National Trust for Canada
The National Trust Endangered Places List shines a national spotlight on heritage places at risk, from places of faith to Indigenous cultural landscapes, historic homes and schools to traditional main streets.
On April 30, the National Trust announced the addition of Ottawa-Gatineau's Alexandra Bridge to its 2021 Endangered Places List for the following reasons:
Why it matters:
The imposing Alexandra Bridge is a key component of the nationally significant cultural landscape of the Parliamentary precinct at the core of the Canadian capital. The federal government’s announcement that it intends to demolish the bridge has raised alarms bells for citizens and organizations on both sides of the Ottawa River, in Gatineau and Ottawa.
Also known as the Royal Alexandra Interprovincial Bridge, it was built in 1898-1900 by the Dominion Bridge Company, the first Canadian company to tackle an engineering feat of this scope. It is recognized by the Canadian Society of Civil Engineering as an outstanding work of engineering due to its innovative steel truss cantilever design.
In a coordinated act of inter-provincial solidarity, advocates from the heritage, transportation and environmental sectors have formed the Alexandra Bridge Coalition. The group is reminding the federal government that the proposed demolition of the bridge runs squarely against its own policies and priorities for meeting carbon reduction targets, stimulating a green recovery and respecting federal cultural heritage. The Coalition is calling on the government to reverse its decision to replace the historic bridge, and to fully investigate options to rehabilitate the bridge for active transportation purposes.
Why it’s endangered:
The 2019 Ministerial mandate letter for Public Services and Procurement Canada (PSPC) Minister Anita Anand identified the replacement of the bridge as a priority, as did Federal Budget 2019. It was not until the National Capital Commission began a public consultation process in the Fall of 2020 that the public was invited to discuss this project – but only the future commemoration of the bridge (once demolished) was presented.
At no point were the public or municipal officials on either side of the bridge allowed to provide input into the demolition decision. A Life Cycle Analysis Report commissioned by PSPC in 2018 recommended that several additional studies were required before making a final decision on whether to repair or replace the bridge, including a heritage assessment. Those studies do not appear to have been completed before the announcement to demolish in 2019.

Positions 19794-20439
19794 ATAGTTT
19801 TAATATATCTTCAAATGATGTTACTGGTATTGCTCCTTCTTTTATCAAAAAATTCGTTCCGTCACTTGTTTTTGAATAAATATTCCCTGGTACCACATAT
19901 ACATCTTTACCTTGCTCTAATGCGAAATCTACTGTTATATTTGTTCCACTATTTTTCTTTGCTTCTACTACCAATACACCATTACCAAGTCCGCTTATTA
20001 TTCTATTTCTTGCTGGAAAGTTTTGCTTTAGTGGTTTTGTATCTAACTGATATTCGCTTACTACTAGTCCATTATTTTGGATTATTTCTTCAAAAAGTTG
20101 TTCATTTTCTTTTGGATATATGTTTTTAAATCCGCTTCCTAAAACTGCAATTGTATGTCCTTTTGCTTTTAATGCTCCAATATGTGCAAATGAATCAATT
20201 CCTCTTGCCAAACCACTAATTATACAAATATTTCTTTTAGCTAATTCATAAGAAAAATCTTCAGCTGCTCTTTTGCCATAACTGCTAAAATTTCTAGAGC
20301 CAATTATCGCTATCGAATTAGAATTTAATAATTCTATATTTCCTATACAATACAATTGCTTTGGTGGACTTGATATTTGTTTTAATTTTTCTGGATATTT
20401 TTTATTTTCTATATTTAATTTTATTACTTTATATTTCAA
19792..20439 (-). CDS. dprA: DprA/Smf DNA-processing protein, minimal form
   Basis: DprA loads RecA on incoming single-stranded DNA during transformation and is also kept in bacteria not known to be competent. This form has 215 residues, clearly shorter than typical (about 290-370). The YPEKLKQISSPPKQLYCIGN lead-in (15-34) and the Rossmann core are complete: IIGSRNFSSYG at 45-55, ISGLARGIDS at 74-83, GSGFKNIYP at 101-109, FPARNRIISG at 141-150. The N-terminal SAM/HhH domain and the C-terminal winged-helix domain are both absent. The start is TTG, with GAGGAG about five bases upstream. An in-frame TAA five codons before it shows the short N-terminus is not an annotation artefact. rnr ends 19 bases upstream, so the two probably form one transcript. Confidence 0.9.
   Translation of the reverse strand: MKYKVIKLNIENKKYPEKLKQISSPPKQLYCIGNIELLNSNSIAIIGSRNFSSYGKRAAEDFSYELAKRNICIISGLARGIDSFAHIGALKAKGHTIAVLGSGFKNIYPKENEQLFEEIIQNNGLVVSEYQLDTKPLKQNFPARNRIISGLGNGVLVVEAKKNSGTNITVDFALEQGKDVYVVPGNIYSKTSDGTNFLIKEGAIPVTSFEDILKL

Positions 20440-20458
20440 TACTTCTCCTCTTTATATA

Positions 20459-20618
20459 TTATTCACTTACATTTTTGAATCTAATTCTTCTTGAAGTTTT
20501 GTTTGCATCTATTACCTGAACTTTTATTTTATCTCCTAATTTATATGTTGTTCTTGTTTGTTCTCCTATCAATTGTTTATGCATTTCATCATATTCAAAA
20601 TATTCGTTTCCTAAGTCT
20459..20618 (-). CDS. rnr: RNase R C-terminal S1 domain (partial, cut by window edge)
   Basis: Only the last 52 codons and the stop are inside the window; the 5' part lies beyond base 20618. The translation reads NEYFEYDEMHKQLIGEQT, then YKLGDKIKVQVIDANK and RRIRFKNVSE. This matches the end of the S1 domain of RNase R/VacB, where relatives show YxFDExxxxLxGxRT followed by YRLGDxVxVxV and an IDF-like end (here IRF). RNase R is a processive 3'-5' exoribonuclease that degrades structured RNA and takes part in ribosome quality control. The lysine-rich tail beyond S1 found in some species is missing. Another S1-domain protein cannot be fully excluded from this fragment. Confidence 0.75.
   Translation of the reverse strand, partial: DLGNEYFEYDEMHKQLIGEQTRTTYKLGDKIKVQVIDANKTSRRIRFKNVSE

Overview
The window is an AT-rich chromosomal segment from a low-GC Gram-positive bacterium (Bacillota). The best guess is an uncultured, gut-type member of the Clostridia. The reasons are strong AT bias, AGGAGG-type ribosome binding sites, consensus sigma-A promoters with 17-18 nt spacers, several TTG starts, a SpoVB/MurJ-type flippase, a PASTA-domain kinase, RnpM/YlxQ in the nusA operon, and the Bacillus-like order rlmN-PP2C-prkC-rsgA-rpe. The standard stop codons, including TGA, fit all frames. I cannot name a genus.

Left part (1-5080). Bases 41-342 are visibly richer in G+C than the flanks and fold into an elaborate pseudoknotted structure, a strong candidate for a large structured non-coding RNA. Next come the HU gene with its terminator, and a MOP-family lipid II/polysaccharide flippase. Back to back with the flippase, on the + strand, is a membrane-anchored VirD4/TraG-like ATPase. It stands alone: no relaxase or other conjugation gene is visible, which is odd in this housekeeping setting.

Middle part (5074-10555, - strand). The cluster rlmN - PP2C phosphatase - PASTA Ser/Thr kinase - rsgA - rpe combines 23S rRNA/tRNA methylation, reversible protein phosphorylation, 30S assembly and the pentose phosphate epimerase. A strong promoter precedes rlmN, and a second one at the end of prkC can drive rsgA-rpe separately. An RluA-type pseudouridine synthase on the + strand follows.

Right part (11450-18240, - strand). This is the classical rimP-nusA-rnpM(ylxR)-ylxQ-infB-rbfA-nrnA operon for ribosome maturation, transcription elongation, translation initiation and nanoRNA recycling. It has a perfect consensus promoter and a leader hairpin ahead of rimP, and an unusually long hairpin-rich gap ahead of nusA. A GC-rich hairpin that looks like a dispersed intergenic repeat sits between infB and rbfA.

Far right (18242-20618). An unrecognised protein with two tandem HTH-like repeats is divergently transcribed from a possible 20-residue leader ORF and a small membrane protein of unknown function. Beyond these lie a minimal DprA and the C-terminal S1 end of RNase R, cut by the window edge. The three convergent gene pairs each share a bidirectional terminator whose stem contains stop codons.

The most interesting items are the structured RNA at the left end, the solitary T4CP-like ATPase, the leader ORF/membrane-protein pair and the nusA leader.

In the absence of federal heritage legislation, there is no process to evaluate heritage engineering assets, nor is there any protection that would require an appropriate review prior to any major alterations or demolition. The Ministerial mandate letters of two other Ministers include ensuring the protection of federal heritage assets – like the Alexandra Bridge – a direct conflict with the mandate letter of Minister Anand.
What Needs to Change:
The planned demolition of the Alexandra Bridge without any heritage review process or meaningful community consultation is symptomatic of the absence of legislation for federal heritage assets, and makes the government’s current work to create this long-needed legislation all the more urgent. It also contradicts the federal government’s recently announced climate change targets and emphasis on green recovery.
It is particularly unsettling that one of the justifications provided for the demolition of an existing historic bridge is to improve vehicular traffic into the residential cores of Gatineau and Ottawa – cities that are actively seeking to limit vehicular traffic within those historic neighbourhoods.
The National Trust believes the federal government needs to provide bold leadership in addressing the climate crisis, and central to those efforts should be the retention and reuse of existing buildings and structures. Demolishing a historic federal bridge and increasing vehicular traffic is a major step in the wrong direction, and sends the wrong message to other governments and the private sector.